Illini volleyball freshman Ali Bastianelli used to fighting for what she wants

%28left%29+Naya+Crittenden+and+%28right%29+Ali+Bastianelli+jump+to+block+and+attack+during+the+game+against+Michigan+State+at+Huff+Hall+on+Friday%2C+Oct.+30.+Illinois+won+3-1.
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Illini volleyball freshman Ali Bastianelli used to fighting for what she wants

(left) Naya Crittenden and (right) Ali Bastianelli jump to block and attack during the game against Michigan State at Huff Hall on Friday, Oct. 30. Illinois won 3-1.

(left) Naya Crittenden and (right) Ali Bastianelli jump to block and attack during the game against Michigan State at Huff Hall on Friday, Oct. 30. Illinois won 3-1.

Tyler Courtney | The Daily Illin

(left) Naya Crittenden and (right) Ali Bastianelli jump to block and attack during the game against Michigan State at Huff Hall on Friday, Oct. 30. Illinois won 3-1.

Tyler Courtney | The Daily Illin

Tyler Courtney | The Daily Illin

(left) Naya Crittenden and (right) Ali Bastianelli jump to block and attack during the game against Michigan State at Huff Hall on Friday, Oct. 30. Illinois won 3-1.

By Eli Schwadron

The source of Bastianelli’s toughness behind the net may come as a surprise. She’s a black belt in Karate.

The Marysville, Michigan native participated in martial arts for seven years before realizing volleyball was her true passion. Bastianelli said her freshman year at Marysville High School, when she began playing National Club Volleyball, is when she knew she wanted to play the sport in college.

College coaches began to take notice of Bastianelli’s speed and court awareness. One of those coaches was from the University of Illinois, a man by the name of Kevin Hambly.

“I saw (her talent) in high school. I watched her make three moves, and I was like ‘I want her.’ She was the only middle I wanted in that class,” Hambly said. “I’ve always felt like we’re just trying to find players who can block the way that she blocks. Same thing with Katie Stadick when she was a freshman and I saw her, and Anna Dorn when she was a freshman.”

Four years later, Bastianelli is coming into her own as a starting middle blocker on the No. 18 program in the country. After tallying a team-high 14 combined blocks in wins over Michigan State and Michigan over the weekend, Bastianelli earned Big Ten Freshman of the Week and Co-Defensive Player of the Week honors.

Bastianelli said it felt good to be recognized for her hard work and that the accolades were a “nice surprise.” But the young gun was quick to credit her teammates for playing up to par, as well.

“I’m a team player, and it really was a team effort,” Bastianelli said. “Defensive-wise, without our tough serving, it would’ve been hard to block and do the things I did.”

Senior setter Alexis Viliunas had high praise for Bastianelli.

“She has really adjusted to the college level, and I can’t wait to see how much better she gets in these last few weeks of the season,” Viliunas said. “She brings a lot of energy to the team and a lot of fight that our team has been looking for throughout the season.”

Throughout the first half of the season, Bastianelli had trouble adjusting to the college level. But Bastianelli is starting to turn the corner; she’s had more blocks over the past three matches than in any other three-match span this year. And Hambly approves of her play.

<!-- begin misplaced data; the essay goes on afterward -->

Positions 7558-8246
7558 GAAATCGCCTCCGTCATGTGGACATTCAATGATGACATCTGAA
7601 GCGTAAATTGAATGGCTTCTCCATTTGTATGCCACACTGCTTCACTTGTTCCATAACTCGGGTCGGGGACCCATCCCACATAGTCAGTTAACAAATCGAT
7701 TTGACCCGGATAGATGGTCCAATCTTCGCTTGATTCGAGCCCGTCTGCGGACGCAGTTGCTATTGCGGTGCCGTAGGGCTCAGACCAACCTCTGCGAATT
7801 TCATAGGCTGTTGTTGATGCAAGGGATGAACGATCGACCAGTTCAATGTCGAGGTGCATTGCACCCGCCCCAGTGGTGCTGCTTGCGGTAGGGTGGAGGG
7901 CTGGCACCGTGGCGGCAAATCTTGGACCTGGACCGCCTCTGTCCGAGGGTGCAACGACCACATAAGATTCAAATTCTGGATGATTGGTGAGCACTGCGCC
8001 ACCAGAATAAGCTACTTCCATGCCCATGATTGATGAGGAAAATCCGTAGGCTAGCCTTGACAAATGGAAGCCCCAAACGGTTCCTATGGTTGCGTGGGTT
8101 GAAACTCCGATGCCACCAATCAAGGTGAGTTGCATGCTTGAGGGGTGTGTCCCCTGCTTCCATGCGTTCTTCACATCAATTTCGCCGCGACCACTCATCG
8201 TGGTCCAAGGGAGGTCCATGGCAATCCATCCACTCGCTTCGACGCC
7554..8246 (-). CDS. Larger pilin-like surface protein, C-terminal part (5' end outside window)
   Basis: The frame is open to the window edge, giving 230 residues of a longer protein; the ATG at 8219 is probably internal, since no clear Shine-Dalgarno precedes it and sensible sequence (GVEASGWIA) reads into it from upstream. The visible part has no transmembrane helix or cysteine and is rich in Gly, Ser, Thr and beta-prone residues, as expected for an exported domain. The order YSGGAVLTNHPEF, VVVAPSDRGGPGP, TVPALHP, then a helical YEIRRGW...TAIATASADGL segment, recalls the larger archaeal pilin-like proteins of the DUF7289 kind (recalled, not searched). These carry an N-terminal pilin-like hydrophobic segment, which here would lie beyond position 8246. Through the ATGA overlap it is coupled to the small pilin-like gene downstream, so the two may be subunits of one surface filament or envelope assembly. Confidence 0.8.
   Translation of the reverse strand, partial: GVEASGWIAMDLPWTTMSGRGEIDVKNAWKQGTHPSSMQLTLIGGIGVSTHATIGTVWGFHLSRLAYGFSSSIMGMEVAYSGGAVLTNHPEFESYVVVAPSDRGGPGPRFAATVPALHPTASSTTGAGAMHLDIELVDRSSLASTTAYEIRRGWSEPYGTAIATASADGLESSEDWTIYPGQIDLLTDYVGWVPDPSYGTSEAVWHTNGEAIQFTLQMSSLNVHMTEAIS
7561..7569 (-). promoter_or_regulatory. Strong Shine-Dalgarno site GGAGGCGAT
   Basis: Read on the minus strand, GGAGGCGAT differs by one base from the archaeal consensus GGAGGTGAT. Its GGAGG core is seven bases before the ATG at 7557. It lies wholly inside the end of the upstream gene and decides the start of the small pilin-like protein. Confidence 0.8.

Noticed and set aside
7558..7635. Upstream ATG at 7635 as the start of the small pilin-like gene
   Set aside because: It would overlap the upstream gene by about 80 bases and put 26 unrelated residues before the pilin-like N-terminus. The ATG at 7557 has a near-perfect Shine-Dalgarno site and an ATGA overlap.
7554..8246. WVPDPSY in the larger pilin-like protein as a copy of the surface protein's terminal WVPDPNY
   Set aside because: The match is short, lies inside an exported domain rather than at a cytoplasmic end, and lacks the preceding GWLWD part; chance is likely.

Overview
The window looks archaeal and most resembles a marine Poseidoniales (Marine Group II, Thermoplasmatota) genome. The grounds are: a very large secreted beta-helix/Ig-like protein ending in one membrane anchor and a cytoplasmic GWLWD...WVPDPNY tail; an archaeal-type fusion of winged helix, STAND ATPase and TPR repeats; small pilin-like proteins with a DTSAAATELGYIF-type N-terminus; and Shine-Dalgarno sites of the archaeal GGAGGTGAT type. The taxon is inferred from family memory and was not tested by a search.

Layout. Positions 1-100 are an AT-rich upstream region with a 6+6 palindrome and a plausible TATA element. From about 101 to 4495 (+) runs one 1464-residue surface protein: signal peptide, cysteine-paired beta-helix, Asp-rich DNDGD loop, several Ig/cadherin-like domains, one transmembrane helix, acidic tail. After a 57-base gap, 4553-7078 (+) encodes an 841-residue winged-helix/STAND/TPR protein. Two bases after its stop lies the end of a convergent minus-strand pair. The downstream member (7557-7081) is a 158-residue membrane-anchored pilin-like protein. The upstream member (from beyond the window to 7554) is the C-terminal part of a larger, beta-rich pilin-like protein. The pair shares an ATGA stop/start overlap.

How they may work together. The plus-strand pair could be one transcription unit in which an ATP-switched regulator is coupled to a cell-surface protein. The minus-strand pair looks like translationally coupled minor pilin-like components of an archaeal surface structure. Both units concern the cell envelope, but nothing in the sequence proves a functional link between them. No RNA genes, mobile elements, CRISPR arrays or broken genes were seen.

“She’s gotten better at attacking. Things are starting to click for her,” Hambly said. “(Early on), we were frustrated at times with her development … I think it’s a combination of the training and her really understanding what’s required. I think it just took her a while to learn and figure out what we were looking for.”

Hambly knew what he was looking for four years ago, when Bastianelli was a 14-year-old sensation in Michigan. Bastianelli went on to lead her club team to a first-place finish at AAU Nationals in 2013 and was then selected to the Under Armour All-American in 2014 – her two favorite volleyball accomplishments.

She played against freshman setter and current teammate Jordyn Poulter in the Under Armour All-American game. Bastianelli said she definitely prefers having Poulter on her team and not on the opposite side.

Prior to teaming up with Poulter, Bastianelli was deciding between Michigan, Stanford and Illinois before eventually choosing Hambly’s program.

Early on in the recruiting process, the veteran head coach noticed nuances in Bastianelli’s game, including her suddenness and her volleyball IQ, which set her apart from other middle blockers.

“(The best players) have some quality about ‘em that’s different, and she’s definitely one of those. I would say that out of all the kids we’ve had, better things happen when the balls hit her hands than most players that we’ve had,” Hambly said. “Ali Bastianelli, for the most part, when she touches it, a good thing happens. Some kids aren’t that way.

Bastianelli’s family is full of athletes. Her biggest inspiration has been her sister, Samantha, who played volleyball at Oakland Community College from 2012 to 2013.

Her father Gregory played football at Northwood University from 1987 to 1988 in Michigan, her mother Joan played volleyball and basketball at Northwood from 1985 to 1989 and her cousin Kimberly played ice hockey at Ohio State from 2008 to 2013.

As for Bastianelli, it appears she’s found her athletic niche. That is unless, of course, she decides to quit the team and join one of Illinois’ seven martial arts clubs.

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